TTT – Using Pinterest as a Research Tool [Guest Post by H. M. Brooks]

Following on from last week’s tips on research, I thought it would be good to continue with this behemoth of a topic and offer a few tips on research tools. Discussing this with a few other writers (mostly in the interests of stealing their ideas), the subject of Pinterest came up. I have never used Pinterest, I have no real idea what it is and, as bad as this sounds, I never really had any desire to find out. Yet, the more we discussed it, the more I could see its benefits. Its versatility was impressive and I found that writers were using it in ways I never expected. The topic was certainly in need of a mention and what better time to do so than when research is fresh in everyone’s minds.

But, what was I to do? I didn’t even have an account let alone knew enough about it to put together a post — that’s where H. M. Brooks came in. Hesther May was the first to introduce me to Pinterest and so it seemed sensible to blackmail hertwist her arm…ask her nicely to guest post with a few Pinterest related tips.

So, for this week’s Top Tip I turn you over to the famous H. M. Brooks from H. M. Brooks Writes.

Writing involves imagination. Writers spend large amounts of time on research – and daydreaming – to spark this imagination and to get inspired for a good story. Inspiration comes through many ways and forms. Today I would like to talk about one of my favorite means of inspiration, which is…

Pinterest

Here are my two top tips to consider when making use of Pinterest.

1. Know what you are looking for

You may think, “I want to find something to inspire me. I can’t know exactly what I’m looking for.”

I’m telling you now though, you should know what you want. Maybe you are looking for your character’s face or a setting. Maybe you have a cool object in your story that you need to research and know exactly what it looks like. I always want to know what kind of car my characters drive. The danger is not knowing what you came for and 3.5 hours later, you wonder why you are browsing pins of inspirational quotes – and mostly munching on some unhealthy snack while you’re at it.

2. Use pin boards

The wonderful part about Pinterest is holding on to your newfound treasures on organized pin boards. If you find something you really love, pin it. I’ve made the mistake not to and 3.5 hours after starting to look for it again, I wondered why I was browsing pins of inspirational quotes… You get the picture.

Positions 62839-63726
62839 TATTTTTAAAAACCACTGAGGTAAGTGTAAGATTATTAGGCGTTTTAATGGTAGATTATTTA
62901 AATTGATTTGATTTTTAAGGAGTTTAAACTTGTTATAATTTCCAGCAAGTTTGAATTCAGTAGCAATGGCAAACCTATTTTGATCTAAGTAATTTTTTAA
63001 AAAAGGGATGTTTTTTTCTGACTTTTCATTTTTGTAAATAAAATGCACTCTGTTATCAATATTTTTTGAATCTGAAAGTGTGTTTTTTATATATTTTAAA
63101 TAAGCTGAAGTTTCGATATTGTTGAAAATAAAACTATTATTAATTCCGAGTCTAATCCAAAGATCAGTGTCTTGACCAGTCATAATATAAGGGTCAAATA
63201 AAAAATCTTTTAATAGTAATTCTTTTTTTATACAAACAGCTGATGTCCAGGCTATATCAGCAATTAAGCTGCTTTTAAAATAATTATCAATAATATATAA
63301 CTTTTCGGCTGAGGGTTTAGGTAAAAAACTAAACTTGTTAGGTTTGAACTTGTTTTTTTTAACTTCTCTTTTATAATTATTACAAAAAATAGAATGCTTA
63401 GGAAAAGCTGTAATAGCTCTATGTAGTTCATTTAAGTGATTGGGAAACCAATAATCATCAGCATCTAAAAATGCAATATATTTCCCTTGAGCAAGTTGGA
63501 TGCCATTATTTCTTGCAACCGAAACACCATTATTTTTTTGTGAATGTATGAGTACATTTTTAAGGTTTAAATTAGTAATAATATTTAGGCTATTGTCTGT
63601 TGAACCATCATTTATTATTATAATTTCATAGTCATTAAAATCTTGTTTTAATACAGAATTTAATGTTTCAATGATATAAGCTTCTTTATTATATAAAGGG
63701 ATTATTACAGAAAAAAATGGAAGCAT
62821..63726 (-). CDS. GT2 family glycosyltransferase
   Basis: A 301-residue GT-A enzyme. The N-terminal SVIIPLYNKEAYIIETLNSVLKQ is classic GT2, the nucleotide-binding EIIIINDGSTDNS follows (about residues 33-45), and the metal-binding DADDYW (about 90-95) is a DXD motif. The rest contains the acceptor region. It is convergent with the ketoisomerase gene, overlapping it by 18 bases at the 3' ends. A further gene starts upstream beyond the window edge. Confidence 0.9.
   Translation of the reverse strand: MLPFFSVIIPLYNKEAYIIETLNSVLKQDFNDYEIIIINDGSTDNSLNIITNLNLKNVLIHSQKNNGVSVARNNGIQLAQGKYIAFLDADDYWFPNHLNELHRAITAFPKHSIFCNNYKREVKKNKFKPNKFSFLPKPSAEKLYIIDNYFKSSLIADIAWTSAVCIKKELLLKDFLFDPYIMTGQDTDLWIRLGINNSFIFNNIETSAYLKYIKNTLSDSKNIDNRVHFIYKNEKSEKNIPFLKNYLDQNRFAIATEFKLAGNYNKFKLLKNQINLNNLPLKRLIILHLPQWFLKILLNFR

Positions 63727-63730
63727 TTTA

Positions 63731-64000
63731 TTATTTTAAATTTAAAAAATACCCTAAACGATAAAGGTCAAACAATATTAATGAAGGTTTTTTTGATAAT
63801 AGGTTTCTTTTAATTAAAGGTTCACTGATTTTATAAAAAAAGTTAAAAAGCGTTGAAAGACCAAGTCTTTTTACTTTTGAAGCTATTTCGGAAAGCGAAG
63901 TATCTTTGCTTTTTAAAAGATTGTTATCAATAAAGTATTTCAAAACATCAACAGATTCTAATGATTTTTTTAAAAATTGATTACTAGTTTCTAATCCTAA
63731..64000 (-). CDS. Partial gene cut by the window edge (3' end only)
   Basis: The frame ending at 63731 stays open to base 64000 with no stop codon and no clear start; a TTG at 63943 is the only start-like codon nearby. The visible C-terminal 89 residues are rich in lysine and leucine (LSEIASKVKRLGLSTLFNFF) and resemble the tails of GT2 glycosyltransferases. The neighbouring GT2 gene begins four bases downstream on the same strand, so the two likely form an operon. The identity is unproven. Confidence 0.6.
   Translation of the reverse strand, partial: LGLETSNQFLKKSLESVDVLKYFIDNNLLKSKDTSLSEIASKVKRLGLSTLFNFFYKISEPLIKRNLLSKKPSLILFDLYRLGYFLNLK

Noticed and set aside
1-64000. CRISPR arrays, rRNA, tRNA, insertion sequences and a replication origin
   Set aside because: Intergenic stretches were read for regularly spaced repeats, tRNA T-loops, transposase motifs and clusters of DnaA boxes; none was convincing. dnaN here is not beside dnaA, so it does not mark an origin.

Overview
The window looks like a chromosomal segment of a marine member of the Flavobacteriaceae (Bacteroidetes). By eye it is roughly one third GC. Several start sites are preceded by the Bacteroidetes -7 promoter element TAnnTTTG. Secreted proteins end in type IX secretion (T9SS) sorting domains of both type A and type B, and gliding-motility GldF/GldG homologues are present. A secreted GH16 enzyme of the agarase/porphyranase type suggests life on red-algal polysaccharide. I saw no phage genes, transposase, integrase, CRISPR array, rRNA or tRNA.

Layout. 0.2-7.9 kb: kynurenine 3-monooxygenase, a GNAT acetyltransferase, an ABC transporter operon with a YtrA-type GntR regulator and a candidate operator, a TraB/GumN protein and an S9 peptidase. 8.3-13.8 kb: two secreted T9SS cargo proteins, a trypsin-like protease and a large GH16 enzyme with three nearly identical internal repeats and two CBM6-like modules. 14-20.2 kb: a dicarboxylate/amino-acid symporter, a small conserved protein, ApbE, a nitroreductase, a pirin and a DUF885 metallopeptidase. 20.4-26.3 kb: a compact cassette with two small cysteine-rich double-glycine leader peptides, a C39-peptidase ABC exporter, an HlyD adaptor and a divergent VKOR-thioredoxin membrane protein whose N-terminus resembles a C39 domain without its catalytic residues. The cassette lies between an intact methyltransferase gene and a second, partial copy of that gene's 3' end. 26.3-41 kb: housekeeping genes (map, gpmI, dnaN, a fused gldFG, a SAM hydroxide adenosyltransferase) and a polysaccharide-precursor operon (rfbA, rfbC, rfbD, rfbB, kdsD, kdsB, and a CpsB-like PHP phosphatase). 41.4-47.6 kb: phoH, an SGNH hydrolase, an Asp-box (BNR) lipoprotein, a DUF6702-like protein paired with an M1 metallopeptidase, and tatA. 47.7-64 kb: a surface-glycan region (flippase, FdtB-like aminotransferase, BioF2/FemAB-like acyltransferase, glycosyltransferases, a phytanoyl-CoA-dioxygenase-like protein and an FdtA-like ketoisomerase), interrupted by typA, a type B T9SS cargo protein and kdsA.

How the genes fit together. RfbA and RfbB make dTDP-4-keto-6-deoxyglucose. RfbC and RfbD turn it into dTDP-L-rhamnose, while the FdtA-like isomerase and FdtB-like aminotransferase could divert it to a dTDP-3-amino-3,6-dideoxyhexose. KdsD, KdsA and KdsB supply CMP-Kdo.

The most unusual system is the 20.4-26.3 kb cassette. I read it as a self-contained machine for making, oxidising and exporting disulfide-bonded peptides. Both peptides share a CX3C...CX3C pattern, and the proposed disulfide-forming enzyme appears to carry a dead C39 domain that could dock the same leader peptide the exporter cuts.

Writing is about telling a story. But it isn’t just any story, it is someone’s story, and it happens somewhere, sometime. If you are anything like me, having a picture not only in your mind but also right in front of you, can help describe and bring to life the story that needs to be shared. Pinterest is a great resource, but keep in mind that looking at pictures of beautiful scenery (in form landscape or people) is not writing and in itself, will not make you a better writer.

Do you use Pinterest for your writing process? How has it helped (or hindered) you?

Hesther May caught the writing bug at fourteen and hasn’t been able to shake it since. She has a passion for writing which she shares on her blog H. M. Brooks Writes. Hesther May is currently working on her up and coming novels “Hidden People” and “The Resolution”.

6 thoughts on “TTT – Using Pinterest as a Research Tool [Guest Post by H. M. Brooks]

  1. I can see the benefits of this, and I know a few writers who use it as well. I am unsure I would actually use it. I admit that I cut down what I do online and which platforms I use a couple of years ago and prefer how manageable things are now for me. Pinterest sounds pretty much like Tumblr (or even Deviantart) to me and I’d be afraid to get sucked into a huge black hole. I’m glad that it is a helpful tool for others though! 🙂

  2. This is a pretty timely tip for me; I’ve thinking about opening a Pinterest account…just haven’t made it there yet. My pal uses it, and she think’s it’s useful, and since I value her opinion, I’ll probably soon open an account.

Leave a Reply

Fill in your details below or click an icon to log in:

WordPress.com Logo

You are commenting using your WordPress.com account. Log Out / Change )

Twitter picture

You are commenting using your Twitter account. Log Out / Change )

Facebook photo

You are commenting using your Facebook account. Log Out / Change )

Google+ photo

You are commenting using your Google+ account. Log Out / Change )

Connecting to %s